Top Women in Asset Management shift strategies amid pandemic
Every year, Money Management Executive recognizes women who are making meaningful contributions to asset management. This year, that recognition comes at a time of serious crisis, as the global economy weathers the deep impact of the coronavirus pandemic.
We asked this year's Top Women in Asset Management honorees to discuss how their firms are coping with the crisis, and how this period may reshape the industry.
Several executives note the sudden shift to a fully virtual business model, and the challenges and opportunities that come with the forced adaptation.
"We have effectively gone all digital in many aspects of our work lives at an unprecedented pace," says Ankur Crawford, portfolio manager at Alger. "I believe this change ... could lead to more efficient and productive organizations over the long term."
Lisa Jones, head of Americas and CEO at Amundi Pioneer Asset Management, says, "Our industry has been built on face-to-face meetings, traveling afar to conferences, and meeting with company management and clients." This, she says, will have to be re-examined.
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Eileen Storz-Salino, vice president and director of mutual fund services reporting at Eaton Vance, says technology teams supporting asset managers face added pressures: "There has been stress in finding tools that keep the lights on, but — even more important — allow employees to be productive, creative and engaged.
“Keeping the more critical upgrades to systems and projects going will continue, while looking for areas to reduce cost because of the pressure on margins,” she adds.
Melissa Kurtz-Anderson, VP and head of business innovation and strategy at AllianceBernstein, says, "I think we're going to see continued reliance on our ability to digitally connect with clients [and] a greater focus on leveraging data to create impact."
Sheri Hawkins, head of product management at Northern Trust Asset Management, says the industry is embracing technology in ways other industries may be ahead on. "That is certain to drive new ways of interacting with clients and business partners," she says.
Anita Baldwin, head of sustainable investing at Hartford Funds, says, “We are in the sixth week of working remotely … and it seems to me that we were very well prepared for this new world. Specifically for me and my team, it has been very much business as usual.”
Firms that were well-prepared will have a clear advantage in crisis circumstances, says Kelly Young, EVP and CMO at Acadian: “Asset management firms that have invested not just in strong investment teams … but also in technology, communications and thought leadership to better meet client needs will ultimately come out of this crisis stronger.”
The executives also foresee changes to investment strategies.
Marty Willis, CMO at Nuveen, says, "Brands that are purpose-driven and stand for something other than profits will be more desirable to investors."
Jennifer Abate, managing director at Lazard Asset Management, concurs. The crisis, she says, "is going to force investors and allocators of capital to lead with investment solutions that go beyond the traditional style boxes."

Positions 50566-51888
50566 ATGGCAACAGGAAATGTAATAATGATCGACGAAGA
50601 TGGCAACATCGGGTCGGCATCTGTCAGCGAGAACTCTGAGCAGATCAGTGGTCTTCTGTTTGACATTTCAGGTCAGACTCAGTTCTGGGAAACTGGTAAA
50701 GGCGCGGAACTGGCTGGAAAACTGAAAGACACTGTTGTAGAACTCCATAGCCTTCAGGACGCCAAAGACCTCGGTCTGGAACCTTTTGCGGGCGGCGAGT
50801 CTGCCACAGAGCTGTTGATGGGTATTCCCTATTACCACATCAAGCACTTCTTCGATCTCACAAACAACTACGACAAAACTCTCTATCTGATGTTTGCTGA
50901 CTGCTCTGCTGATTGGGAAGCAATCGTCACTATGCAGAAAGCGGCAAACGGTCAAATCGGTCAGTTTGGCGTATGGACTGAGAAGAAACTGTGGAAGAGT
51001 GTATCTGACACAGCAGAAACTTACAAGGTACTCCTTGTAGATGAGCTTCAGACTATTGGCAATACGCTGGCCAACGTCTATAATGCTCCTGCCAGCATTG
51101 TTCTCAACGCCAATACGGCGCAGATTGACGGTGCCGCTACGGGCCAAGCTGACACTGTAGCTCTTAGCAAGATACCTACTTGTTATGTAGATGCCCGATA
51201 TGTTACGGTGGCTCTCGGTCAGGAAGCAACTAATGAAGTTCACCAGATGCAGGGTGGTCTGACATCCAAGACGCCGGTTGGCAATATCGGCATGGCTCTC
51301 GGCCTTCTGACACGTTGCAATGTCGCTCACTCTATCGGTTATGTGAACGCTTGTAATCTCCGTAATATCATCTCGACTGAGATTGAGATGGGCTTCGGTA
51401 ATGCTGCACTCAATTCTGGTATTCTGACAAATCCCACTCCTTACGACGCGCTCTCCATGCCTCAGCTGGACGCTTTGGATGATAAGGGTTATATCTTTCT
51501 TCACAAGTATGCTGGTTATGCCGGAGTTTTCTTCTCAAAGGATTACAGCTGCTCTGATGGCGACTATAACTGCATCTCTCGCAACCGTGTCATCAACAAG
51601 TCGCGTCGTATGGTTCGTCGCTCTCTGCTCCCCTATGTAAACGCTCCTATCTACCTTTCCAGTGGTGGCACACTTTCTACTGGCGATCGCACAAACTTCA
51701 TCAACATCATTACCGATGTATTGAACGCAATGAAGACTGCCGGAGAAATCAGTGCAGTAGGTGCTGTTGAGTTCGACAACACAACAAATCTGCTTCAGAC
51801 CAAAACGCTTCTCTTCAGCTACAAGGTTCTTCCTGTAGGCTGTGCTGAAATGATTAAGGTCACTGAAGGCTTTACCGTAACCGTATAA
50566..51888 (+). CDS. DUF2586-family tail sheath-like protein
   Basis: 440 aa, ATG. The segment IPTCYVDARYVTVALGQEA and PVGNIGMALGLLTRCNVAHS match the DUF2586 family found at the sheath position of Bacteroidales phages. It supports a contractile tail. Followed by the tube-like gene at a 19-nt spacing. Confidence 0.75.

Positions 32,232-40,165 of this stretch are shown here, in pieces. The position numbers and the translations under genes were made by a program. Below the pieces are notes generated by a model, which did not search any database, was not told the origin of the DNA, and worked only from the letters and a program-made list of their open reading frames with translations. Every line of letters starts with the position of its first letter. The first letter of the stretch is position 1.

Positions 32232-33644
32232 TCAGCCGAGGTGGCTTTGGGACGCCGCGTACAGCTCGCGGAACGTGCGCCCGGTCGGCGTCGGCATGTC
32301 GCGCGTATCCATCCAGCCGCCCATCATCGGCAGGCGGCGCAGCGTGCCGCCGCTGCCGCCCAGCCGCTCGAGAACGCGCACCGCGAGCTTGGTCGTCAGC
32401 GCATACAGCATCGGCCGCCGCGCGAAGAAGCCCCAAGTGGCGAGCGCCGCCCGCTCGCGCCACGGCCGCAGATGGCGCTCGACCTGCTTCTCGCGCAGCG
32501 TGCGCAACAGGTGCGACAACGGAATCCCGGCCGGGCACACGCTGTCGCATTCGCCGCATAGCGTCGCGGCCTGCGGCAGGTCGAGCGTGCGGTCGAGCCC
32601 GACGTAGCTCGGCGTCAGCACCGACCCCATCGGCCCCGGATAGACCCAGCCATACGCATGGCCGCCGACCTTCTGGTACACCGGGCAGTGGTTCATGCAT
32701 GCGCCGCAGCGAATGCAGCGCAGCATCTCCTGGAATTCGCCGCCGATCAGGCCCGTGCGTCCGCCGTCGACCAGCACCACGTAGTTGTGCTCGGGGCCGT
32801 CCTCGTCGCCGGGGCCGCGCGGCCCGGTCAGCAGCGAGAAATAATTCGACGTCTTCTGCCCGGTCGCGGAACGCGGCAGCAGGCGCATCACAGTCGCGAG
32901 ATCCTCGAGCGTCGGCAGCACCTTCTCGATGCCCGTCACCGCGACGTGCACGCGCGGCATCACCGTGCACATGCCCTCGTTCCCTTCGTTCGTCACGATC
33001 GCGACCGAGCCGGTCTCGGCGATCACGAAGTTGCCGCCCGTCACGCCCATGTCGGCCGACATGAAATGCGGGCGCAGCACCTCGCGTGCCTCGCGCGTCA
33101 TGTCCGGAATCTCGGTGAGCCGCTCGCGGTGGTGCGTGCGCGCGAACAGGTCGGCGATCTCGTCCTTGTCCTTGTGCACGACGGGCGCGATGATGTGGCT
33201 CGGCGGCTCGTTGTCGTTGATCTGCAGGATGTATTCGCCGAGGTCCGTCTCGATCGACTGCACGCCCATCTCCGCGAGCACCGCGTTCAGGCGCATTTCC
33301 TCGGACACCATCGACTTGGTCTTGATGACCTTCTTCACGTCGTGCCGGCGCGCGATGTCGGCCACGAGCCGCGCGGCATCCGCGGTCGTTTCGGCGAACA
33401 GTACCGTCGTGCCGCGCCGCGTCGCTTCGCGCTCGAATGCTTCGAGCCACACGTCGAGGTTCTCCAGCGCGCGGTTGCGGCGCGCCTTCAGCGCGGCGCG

Jessica Elengical, head of ESG strategy, alternatives at DWS, says the pandemic has increased a focus on investments with a social focus, "which, within our business, includes health and wellness, community engagement and resilience planning."
Nina Deka, senior research analyst at ROBO Global, anticipates benefits to tech investment as well. "The pandemic cast a spotlight on ... virtual health care, accelerated therapeutic discovery, factory and warehouse automation, and artificial intelligence," she says.
Perhaps most important is the human element during this extraordinary time. "I imagine a more human-centric future which will, in varying degree, allow for greater flexibility and work-life integration," says Tiffani Potesta, chief administrative officer at Schroders.
“We have seen the importance of personal connections, caring and support that define who we are, as colleagues have shared more than 500 tips on working from home, approaching home schooling and staying healthy,” notes Heather Zuckerman of Neuberger Berman. “This, plus having a robust set of benefit offerings focused on anxiety and mental health, have been critical to helping us come together and manage through in this situation.”
Monali Vora, head of customized beta strategies at Goldman Sachs, says the crisis has helped bring her team closer together. How will the crisis change asset management? “I hope that the social factors, or more specifically, employee safety, benefits and security that have been part of our stewardship and engagement focus at GSAM will increasingly become important considerations in the security selection across the industry,” she says.
The crisis, says Northern Trust Asset Management's managing director, digital investment advice, Sabrina Bailey, "highlights the need for leaders that demonstrate empathy and understanding of the feelings, emotions and needs of employees."